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Fin rot can be the result of a bacterial infection (Pseudomonas fluorescens, which causes a ragged rotting of the fin), or as a fungal infection (which rots the fin more evenly and is more likely to produce a white 'edge'). Sometimes, both types of infection are seen together. Infection is commonly brought on by bad water conditions, injury, poor diet, or as a secondary infection in a fish which is already stressed by other disease.
Fin rot starts at the edge of the fins, and destroys more and more tissue until it reaches the fin base. If it does reach the fin base, the fish will never be able to regenerate the lost tissue. At this point, the disease may attack the fish's body directly.
Fin rot is common in bettas due to poor water conditions in pet stores.
- Fin edges turn black / brown
- Fins fray
- Base of fins inflamed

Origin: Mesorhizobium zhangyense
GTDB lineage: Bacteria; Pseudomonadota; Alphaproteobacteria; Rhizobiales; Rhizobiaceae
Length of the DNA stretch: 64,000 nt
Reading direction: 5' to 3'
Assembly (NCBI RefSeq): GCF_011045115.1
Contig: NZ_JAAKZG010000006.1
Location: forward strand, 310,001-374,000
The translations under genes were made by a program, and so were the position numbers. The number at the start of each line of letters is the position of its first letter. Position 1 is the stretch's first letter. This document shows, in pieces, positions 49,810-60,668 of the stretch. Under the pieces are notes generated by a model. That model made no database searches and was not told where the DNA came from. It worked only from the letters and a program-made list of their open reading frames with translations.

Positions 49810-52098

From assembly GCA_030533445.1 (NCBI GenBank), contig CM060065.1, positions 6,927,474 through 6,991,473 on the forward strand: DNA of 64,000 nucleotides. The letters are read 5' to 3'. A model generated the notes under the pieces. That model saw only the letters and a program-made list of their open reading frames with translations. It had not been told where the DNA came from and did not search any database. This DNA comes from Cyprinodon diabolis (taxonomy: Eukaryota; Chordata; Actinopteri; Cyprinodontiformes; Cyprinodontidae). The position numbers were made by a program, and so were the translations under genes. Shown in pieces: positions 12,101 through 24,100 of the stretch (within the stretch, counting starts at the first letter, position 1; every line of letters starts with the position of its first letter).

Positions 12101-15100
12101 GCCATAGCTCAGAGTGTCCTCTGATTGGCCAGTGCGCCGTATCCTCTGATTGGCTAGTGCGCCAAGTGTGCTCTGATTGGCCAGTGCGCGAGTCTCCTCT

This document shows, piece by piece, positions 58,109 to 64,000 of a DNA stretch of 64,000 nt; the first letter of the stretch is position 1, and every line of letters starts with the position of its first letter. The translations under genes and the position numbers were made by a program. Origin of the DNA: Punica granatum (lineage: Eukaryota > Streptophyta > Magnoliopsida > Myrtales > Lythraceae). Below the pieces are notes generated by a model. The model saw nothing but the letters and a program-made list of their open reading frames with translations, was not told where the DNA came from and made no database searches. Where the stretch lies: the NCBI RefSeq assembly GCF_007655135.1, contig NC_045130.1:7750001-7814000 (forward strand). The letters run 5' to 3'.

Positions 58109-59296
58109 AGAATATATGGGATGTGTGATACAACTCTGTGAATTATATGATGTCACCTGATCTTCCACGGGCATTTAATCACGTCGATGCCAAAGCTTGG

- Entire fin may rot away or fall off in large chunks
- Fins have white dots
- Change the water and check the filter
- Treat with a suitable treatment such as phenoxyethanol, malachite green methylene blue or other proprietary agent
- Find out the pH and correct it if necessary.
- Use antibiotics if the rotting is jagged.
- Use antifungal medication if the rot is more evenly spread out and the fin has holes. This may also be a symptom of an external columnaris infection, especially if it progresses rapidly (within 24 hours) and the rotted edge has a white, fuzzy appearance.
- Make sure the water is good quality
- Feed fresh food in small portions
- Maintain constant water temperature